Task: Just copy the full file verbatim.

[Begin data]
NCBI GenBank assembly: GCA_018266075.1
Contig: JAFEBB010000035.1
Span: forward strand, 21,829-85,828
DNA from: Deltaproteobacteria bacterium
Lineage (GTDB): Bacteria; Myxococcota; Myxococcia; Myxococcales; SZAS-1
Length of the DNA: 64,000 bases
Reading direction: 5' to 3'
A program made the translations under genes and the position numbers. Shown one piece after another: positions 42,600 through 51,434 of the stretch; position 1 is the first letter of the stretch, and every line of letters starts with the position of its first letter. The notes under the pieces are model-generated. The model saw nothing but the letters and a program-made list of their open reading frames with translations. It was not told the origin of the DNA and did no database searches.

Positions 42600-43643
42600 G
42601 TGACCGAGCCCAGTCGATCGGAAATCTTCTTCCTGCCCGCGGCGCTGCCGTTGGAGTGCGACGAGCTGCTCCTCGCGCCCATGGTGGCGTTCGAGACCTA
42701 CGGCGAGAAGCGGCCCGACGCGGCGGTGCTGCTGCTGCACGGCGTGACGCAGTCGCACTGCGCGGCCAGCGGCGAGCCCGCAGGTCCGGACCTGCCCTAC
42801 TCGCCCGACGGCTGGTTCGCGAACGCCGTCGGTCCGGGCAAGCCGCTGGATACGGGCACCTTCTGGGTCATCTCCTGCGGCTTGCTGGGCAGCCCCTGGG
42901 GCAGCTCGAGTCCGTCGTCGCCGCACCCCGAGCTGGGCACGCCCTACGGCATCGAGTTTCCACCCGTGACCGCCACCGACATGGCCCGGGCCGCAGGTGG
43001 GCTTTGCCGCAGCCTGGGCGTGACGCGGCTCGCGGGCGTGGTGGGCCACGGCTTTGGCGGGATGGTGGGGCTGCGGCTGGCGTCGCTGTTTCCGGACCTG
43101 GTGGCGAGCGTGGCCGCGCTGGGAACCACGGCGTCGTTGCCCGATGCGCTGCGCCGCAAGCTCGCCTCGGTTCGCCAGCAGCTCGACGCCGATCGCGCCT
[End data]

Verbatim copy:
NCBI GenBank assembly: GCA_018266075.1
Contig: JAFEBB010000035.1
Span: forward strand, 21,829-85,828
DNA from: Deltaproteobacteria bacterium
Lineage (GTDB): Bacteria; Myxococcota; Myxococcia; Myxococcales; SZAS-1
Length of the DNA: 64,000 bases
Reading direction: 5' to 3'
A program made the translations under genes and the position numbers. Shown one piece after another: positions 42,600 through 51,434 of the stretch; position 1 is the first letter of the stretch, and every line of letters starts with the position of its first letter. The notes under the pieces are model-generated. The model saw nothing but the letters and a program-made list of their open reading frames with translations. It was not told the origin of the DNA and did no database searches.

Positions 42600-43643
42600 G
42601 TGACCGAGCCCAGTCGATCGGAAATCTTCTTCCTGCCCGCGGCGCTGCCGTTGGAGTGCGACGAGCTGCTCCTCGCGCCCATGGTGGCGTTCGAGACCTA
42701 CGGCGAGAAGCGGCCCGACGCGGCGGTGCTGCTGCTGCACGGCGTGACGCAGTCGCACTGCGCGGCCAGCGGCGAGCCCGCAGGTCCGGACCTGCCCTAC
42801 TCGCCCGACGGCTGGTTCGCGAACGCCGTCGGTCCGGGCAAGCCGCTGGATACGGGCACCTTCTGGGTCATCTCCTGCGGCTTGCTGGGCAGCCCCTGGG
42901 GCAGCTCGAGTCCGTCGTCGCCGCACCCCGAGCTGGGCACGCCCTACGGCATCGAGTTTCCACCCGTGACCGCCACCGACATGGCCCGGGCCGCAGGTGG
43001 GCTTTGCCGCAGCCTGGGCGTGACGCGGCTCGCGGGCGTGGTGGGCCACGGCTTTGGCGGGATGGTGGGGCTGCGGCTGGCGTCGCTGTTTCCGGACCTG
43101 GTGGCGAGCGTGGCCGCGCTGGGAACCACGGCGTCGTTGCCCGATGCGCTGCGCCGCAAGCTCGCCTCGGTTCGCCAGCAGCTCGACGCCGATCGCGCCT